Ash dieback: Research, funding and policy news – 9 May 2014

9th May 2014

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Updated Tree Health Management Plan published

The tree health management plan sets out government’s approach to tree health in England which is in line with the Plant Biosecurity Strategy. It includes updates on the management approaches to Chalara ash dieback, Phytophthora Ramorum, Phytophthora kernovia and Oak Processionary Moth. It also sets out how government and a wide range of other partners are managing new and future threats to our tree population in England.


Ash disease ‘unstoppable’ as it spreads to nearly every county in Ireland

Deadly ash dieback disease has spread to nearly every county in the country, sparking a warning it is now unstoppable. The tree disease has been found in 120 locations nationwide and resulted in the felling of 1,300 acres of forest.


Assessing and addressing the impacts of ash dieback on UK woodlands and trees of conservation importance (Phase 2) (NECR151)

This report by Natural England assesses the potential ecological impact of ash dieback on UK woodlands and species and investigates possible woodland management options which might ameliorate the problems caused by ash dieback. The work has been jointly funded by Defra, Department of the Environment Northern Ireland, Forestry Commission, Scottish Natural Heritage and Natural Resources Wales.


Ash dieback ‘could affect 75% of trees in worst-hit areas’

The deadly fungus, Chalara fraxinea will infect most ash trees in the south and east of England by 2018, government models suggest. Conservationists said such a rapid spread would be “devastating” to landscapes and have a “very real economic cost”.


Spread of ash dieback disease is slowing, says Defra

Ash dieback disease is spreading more slowly than had been feared and new chemical treatments may be able to save the most valued mature ash trees in parks and woodlands, according to government scientists.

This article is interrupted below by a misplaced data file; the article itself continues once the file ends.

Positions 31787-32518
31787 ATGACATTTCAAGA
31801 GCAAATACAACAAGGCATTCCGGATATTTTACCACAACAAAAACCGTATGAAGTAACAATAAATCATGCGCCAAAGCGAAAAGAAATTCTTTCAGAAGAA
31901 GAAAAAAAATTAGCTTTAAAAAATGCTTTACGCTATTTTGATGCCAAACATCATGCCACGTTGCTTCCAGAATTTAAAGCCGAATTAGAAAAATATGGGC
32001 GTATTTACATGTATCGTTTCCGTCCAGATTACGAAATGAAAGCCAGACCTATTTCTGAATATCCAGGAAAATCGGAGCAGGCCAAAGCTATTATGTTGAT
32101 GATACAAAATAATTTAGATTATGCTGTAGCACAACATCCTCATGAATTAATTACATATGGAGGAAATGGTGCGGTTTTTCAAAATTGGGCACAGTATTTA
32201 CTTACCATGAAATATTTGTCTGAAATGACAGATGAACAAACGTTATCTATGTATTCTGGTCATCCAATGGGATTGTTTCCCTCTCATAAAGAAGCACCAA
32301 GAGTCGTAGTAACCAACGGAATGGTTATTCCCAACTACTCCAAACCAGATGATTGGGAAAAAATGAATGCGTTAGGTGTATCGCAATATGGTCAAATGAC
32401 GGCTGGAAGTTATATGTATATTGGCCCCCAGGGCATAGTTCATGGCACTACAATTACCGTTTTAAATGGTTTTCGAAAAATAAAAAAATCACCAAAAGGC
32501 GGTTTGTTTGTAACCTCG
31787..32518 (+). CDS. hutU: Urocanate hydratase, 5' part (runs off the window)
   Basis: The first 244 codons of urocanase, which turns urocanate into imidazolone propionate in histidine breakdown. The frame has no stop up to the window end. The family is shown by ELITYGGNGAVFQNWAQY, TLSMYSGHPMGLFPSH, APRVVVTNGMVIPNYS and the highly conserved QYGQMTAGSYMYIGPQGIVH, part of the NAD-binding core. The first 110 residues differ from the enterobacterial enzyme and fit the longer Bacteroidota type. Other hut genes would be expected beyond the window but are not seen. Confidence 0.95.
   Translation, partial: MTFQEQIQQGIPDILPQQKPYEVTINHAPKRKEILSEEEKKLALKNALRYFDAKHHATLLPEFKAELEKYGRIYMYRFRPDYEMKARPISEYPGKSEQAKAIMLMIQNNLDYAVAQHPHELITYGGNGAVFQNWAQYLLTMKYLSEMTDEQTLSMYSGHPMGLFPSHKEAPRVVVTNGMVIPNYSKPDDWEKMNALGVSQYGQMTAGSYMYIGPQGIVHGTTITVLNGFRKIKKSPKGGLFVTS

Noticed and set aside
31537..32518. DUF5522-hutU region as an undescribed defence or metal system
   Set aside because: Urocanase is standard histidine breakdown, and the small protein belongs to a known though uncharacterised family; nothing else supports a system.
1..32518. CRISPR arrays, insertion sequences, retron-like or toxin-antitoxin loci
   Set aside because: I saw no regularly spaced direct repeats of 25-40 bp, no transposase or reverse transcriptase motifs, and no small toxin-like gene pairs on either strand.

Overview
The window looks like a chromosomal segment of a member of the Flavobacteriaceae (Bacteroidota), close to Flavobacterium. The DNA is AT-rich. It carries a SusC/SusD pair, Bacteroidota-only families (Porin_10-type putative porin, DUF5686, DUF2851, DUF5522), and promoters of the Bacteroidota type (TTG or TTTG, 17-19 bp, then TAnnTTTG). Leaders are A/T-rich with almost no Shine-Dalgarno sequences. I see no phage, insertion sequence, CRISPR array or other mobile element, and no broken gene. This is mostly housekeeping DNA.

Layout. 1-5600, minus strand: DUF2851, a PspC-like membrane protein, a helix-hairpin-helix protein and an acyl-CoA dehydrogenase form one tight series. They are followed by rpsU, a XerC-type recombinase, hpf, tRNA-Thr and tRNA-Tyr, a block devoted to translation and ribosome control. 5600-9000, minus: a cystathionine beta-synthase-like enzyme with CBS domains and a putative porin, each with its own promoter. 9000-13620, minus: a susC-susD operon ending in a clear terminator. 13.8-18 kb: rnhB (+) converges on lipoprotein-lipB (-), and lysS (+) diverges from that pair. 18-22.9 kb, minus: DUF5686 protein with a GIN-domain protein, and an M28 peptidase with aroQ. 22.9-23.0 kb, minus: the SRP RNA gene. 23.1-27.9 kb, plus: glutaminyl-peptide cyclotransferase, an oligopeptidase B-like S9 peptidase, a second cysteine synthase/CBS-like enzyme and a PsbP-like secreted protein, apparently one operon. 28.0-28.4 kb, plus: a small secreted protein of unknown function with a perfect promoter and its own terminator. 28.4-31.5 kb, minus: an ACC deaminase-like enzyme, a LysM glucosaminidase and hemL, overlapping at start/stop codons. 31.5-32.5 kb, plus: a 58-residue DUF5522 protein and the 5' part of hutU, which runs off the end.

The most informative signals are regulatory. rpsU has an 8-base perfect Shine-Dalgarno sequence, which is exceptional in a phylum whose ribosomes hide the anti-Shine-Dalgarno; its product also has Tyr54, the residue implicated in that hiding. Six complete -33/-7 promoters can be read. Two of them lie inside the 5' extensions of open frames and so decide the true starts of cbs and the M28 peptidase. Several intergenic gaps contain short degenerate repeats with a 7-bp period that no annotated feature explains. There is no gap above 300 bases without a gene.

Citizen science to help fight ash dieback woes

The Future Trees Trust is one of the partners in a new initiative, the Living Ash Project, which is asking members of the public to report information about the health of ash trees. They are especially interested in trees that may have some tolerance to the disease – Chalara ash dieback – that is threatening our second-most common broadleaved tree.


New tree health research projects announced

Seven new research projects have received a share of £7M to help address threats to UK forests, woods and trees. The multi-disciplinary Tree Health and Plant Biosecurity Initiative (THAPBI) will generate knowledge to tackle pests and diseases and to support the future health of the UK’s woodlands, commercial forests and urban trees. The societal benefits of the UK’s trees are estimated at around £1.8 billion per year.


A volatile lactone of Hymenoscyphus pseudoalbidus, pathogen of European ash dieback, inhibits host germination

The largely unknown secondary metabolism of the plant pathogenic fungus Hymenoscyphus pseudoalbidus was investigated by use of the CLSA method. A set of volatile lactones was identified by GC/MS. The lactones were synthesized and used in bioassays in which one of the compounds was found to be a strong germination inhibitor for ash seeds, causing necroses in the plant tissue.


Recent posts on the OpenAshDieBack crowdsourcing hub:

-FIR analysis: genes encoding predicted secreted proteins occur in both gene sparse and gene dense regions of the H. pseudoalbidus genome

-The mitochondrial genome of H. pseudoalbidus

-Year 1 report available on bioRxiv


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